But to resume the subject of that spiritual teaching : knowing as I did, how ignorant the boy was of the letter of scripture, I beheld with astonishment the bible written, as it were on his heart and brain. Not only his ideas, but his expressions, as far as they went, were those of scripture; and none who conversed with him could believe without close investigation that he was so unacquainted with the written word. When tempted to any thing covetous or mercenary, he would fight against the feeling, saying, 'No, no: Judas love money—devil loves money—Jesus Christ not love money—Jack know, money bad.' I had of course brought him intimately acquainted with all the history of our blessed Lord; but it was God who made the spiritual application.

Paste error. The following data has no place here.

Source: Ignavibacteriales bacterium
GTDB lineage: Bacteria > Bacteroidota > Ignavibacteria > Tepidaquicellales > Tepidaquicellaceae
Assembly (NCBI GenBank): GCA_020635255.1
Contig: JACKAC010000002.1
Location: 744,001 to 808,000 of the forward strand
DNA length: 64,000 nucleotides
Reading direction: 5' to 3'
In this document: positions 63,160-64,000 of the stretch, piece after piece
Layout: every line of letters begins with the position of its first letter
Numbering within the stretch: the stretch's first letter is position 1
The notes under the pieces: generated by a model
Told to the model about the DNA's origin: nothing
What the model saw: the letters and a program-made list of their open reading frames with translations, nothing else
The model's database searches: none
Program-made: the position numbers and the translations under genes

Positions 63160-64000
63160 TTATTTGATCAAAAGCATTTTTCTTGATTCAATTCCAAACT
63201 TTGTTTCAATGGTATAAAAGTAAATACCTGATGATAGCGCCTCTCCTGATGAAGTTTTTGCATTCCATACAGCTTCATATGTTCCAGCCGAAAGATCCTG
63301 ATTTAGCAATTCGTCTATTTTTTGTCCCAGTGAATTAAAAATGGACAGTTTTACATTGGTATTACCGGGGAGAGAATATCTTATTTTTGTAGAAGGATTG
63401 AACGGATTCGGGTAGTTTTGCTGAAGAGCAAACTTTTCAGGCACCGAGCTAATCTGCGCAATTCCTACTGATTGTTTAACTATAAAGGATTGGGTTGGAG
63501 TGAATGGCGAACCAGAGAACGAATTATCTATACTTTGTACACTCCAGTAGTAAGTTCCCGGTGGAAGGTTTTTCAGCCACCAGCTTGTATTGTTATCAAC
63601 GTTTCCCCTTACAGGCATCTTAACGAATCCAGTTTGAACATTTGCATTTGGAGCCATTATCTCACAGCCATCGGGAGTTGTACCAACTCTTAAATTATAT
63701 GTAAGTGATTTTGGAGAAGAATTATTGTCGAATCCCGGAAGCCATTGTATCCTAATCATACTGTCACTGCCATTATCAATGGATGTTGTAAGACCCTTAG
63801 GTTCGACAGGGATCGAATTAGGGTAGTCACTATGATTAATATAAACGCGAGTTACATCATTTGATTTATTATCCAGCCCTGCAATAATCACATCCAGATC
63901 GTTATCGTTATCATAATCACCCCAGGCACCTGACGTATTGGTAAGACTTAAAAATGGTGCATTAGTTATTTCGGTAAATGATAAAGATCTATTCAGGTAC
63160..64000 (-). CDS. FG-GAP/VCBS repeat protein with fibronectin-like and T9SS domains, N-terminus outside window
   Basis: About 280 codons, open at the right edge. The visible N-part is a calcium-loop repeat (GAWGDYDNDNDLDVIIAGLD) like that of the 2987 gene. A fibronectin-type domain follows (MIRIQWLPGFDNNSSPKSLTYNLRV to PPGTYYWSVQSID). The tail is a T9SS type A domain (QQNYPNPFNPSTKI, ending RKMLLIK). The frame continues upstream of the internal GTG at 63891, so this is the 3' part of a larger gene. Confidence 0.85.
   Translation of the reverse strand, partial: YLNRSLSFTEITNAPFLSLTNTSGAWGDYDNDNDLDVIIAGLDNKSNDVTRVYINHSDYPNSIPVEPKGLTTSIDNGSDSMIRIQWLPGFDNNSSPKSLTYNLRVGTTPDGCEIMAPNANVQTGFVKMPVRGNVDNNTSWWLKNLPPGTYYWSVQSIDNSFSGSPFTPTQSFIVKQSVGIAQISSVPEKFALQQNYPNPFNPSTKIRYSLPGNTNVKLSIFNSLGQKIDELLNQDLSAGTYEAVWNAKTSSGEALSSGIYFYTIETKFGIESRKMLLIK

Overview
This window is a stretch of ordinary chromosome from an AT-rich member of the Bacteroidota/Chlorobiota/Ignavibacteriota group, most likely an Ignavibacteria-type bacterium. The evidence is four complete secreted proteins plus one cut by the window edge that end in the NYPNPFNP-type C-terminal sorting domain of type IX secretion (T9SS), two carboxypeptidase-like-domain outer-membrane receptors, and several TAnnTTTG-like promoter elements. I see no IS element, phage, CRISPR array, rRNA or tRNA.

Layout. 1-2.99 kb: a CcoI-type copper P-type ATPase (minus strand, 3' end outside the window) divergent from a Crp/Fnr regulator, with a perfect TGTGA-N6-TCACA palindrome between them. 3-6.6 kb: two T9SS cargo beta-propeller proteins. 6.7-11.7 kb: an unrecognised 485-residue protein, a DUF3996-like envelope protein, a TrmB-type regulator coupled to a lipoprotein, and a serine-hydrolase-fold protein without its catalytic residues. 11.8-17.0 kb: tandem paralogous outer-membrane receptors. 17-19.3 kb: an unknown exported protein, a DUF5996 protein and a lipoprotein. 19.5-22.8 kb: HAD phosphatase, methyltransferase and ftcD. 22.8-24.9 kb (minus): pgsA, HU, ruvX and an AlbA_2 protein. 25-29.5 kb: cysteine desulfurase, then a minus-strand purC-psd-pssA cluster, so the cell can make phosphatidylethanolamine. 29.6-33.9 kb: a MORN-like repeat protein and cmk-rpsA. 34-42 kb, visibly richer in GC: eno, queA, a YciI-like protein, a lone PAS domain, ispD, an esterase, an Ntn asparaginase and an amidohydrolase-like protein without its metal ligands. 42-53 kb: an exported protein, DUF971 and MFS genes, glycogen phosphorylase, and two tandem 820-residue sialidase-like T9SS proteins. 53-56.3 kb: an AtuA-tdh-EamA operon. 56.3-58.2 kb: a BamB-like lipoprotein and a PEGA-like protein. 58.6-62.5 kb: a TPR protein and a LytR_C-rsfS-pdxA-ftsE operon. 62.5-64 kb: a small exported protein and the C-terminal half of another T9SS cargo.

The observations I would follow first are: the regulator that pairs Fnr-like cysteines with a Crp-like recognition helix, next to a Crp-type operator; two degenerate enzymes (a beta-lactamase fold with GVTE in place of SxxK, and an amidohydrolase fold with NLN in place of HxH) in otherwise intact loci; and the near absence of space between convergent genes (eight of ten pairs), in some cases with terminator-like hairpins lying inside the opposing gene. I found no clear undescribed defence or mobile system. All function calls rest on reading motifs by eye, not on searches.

It was a sweet season when first the dumb boy commemorated, at the Lord's table, that dying love which continually occupied his thoughts. A season never to be forgotten. A young countryman of his for whom he was deeply interested, had, after a long conflict, renounced popery ; and earnestly desired to partake with us the blessed ordinance. Consumption had been preying on Jack for many months, though he lived a year longer, and his pale face, and slender delicate figure, formed a touching contrast to the stout ruddy young soldier who knelt beside him. The latter evinced much emotion; but there was all the serenity, all the smiling loveliness of a clear summer sky on the countenance of Jack. I asked him afterwards how he felt at the time : his reply was concise, but how comprehensive, ' Jack knows Jesus Christ love poor Jack—Jack very very much love Jesus Christ—Jack very very very much hate devil— Go, devil!' and with a look of lofty, solemn triumph, he waved for him to depart, as one who had no power to molest him. There was a galaxy rof scripture in these few words, with their accompanying looks. Jesus had made himself known in the breaking of bread—" We love him, because he first loved us." "Get thee behind me, Satan." " They overcame him through the blood of the Lamb." " The God of all peace shall bruise Satan under your feet shortly." Jack had the most clear perception of the nature and end of that ordinance, more so, I believe, than many who with every advantage in the way of instruction, attend it from year to year. Dearly he loved the altar of the Lord ; and near it he is now laid to rest, just beneath the eastern window of that house where, indeed, he would far rather have been the humblest door-keeper, than have dwelt in the most gorgeous palaces of an ungodly world.